13. ^ a b Rich, Mary; Rich, Joel (May 23, 2017). "We're Seth Rich's parents. Stop politicizing our son's murder.". The Washington Post. Retrieved May 23, 2017. We ask those purveying falsehoods to give us peace, and to give law enforcement the time and space to do the investigation they need to solve our son's murder. 
  14. ^ "Seth Rich Parents Refute New Claims On Wikileaks Contact". The Forward. Retrieved May 17, 2017. 
  15. ^ a b c Stein, Perry (May 20, 2017). "Family of slain DNC staffer Seth Rich sends 'cease and desist' letter to Fox News contributor". The Washington Post. Retrieved May 21, 2017. 
  16. ^ a b c Seitz-Wald, Alex (May 19, 2017), "Slain DNC Staffer's Family Orders Blabbing Detective to 'Cease and Desist", NBC News. Retrieved May 22, 2017
  17. ^ a b "Statement on coverage of Seth Rich murder investigation". Fox News. May 23, 2017. Archived from the original on May 23, 2017. On May 16, a story was posted on the Fox News website on the investigation into the 2016 murder of DNC Staffer Seth Rich. The article was not initially subjected to the high degree of editorial scrutiny we require for all our reporting. Upon appropriate review, the article was found not to meet those standards and has since been removed. We will continue to investigate this story and will provide updates as warranted.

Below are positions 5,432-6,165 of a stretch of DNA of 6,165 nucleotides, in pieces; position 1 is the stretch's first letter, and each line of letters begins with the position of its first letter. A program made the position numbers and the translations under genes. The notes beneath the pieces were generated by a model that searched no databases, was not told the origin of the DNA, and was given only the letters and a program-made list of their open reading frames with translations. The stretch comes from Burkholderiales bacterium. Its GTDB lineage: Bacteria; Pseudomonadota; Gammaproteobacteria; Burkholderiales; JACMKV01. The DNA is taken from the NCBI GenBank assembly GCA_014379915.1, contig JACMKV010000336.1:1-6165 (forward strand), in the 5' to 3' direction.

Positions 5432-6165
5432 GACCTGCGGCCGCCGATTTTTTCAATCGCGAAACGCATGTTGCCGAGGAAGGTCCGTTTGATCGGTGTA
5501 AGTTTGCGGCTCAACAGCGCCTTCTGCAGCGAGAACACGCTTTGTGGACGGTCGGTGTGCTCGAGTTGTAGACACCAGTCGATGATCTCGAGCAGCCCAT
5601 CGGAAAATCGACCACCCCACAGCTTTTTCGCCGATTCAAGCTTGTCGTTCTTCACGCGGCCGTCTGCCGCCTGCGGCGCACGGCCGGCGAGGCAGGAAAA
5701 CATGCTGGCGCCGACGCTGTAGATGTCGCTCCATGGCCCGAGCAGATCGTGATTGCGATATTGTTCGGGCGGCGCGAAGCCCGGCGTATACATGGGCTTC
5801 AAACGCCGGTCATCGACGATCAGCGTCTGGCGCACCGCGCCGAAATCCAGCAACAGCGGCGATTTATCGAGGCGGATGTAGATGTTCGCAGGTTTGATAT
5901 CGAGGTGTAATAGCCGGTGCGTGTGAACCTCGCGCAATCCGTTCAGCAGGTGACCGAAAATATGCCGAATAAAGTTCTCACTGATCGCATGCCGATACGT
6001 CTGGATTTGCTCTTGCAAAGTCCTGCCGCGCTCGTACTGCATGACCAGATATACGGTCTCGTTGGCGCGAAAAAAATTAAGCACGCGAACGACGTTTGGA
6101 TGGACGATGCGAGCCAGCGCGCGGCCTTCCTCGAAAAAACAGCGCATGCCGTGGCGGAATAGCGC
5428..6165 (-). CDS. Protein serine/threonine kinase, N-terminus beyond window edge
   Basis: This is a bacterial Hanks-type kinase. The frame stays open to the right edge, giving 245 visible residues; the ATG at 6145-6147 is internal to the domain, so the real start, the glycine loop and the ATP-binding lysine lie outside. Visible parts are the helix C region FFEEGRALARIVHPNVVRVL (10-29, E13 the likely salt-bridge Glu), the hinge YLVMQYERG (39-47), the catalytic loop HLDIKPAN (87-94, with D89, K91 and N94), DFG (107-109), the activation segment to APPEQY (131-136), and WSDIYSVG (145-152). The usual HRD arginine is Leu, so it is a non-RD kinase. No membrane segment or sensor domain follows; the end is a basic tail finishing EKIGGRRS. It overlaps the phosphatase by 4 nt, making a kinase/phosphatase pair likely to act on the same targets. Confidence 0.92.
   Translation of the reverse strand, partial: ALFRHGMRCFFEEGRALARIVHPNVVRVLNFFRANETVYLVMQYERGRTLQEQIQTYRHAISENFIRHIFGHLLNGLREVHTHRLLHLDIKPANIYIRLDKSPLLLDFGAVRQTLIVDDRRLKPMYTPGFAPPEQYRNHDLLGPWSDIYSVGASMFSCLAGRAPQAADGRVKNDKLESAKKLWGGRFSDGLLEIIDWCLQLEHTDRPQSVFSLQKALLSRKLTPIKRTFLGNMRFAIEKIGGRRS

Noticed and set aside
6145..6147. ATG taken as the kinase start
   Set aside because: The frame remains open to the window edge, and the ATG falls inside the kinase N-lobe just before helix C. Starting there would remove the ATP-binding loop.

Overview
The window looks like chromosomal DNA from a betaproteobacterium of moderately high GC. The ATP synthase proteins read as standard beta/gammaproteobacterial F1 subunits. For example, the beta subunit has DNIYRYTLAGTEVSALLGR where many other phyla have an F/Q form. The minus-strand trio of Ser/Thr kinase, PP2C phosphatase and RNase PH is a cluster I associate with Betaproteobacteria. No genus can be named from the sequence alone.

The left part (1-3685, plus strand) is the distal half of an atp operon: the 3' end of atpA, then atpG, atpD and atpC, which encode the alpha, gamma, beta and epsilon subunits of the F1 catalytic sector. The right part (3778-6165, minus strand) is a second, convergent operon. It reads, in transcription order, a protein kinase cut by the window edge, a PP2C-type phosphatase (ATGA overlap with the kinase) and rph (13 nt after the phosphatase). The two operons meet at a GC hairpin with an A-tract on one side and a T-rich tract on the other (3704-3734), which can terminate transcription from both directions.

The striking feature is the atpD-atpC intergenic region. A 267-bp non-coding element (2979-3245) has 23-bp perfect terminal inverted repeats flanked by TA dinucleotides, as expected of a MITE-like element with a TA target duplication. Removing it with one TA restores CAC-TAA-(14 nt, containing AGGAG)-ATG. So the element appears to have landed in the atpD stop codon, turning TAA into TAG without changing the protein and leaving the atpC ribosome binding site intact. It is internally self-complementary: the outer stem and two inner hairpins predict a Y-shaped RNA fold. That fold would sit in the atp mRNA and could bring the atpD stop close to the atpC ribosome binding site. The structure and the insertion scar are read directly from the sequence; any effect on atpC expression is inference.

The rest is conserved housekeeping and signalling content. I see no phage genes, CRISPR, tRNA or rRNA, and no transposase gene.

18. ^ a b "No Apology, No Explanation: Fox News And The Seth Rich Story". NPR.org. Retrieved 2017-09-15. 
  19. ^ "Rich, Seth C.". Omaha World-Herald. July 13, 2016. 
  20. ^ a b Hermann, Peter (July 12, 2016). "Hillary Clinton invokes name of slain DNC aide Seth Rich in calling for gun control". The Washington Post. 
  21. ^ Parents of slain DNC staffer Seth Rich decry politicization of their son’s murder May 24, 2017, Jewish Telegraphic Agency
  22. ^ Seth Rich’s family calls on Fox to retract WikiLeaks allegations By Jewish Telegraphic Agency, in Times of Israel, May 19, 2017
  23. ^ Morton, Joseph (July 13, 2016). "27-year-old Creighton grad, DNC staffer shot dead in D.C. wanted 'to try to save the world'". Omaha World-Herald. Retrieved May 29, 2017. 
  24. ^ a b c Abraham, Rabbi Steven (July 22, 2016). "In Memoriam: Seth Conrad Rich". The Jewish Press. Omaha.  Eulogy given by Rabbi Steven Abraham of Beth El Synagogue at the service on July 13, 2016.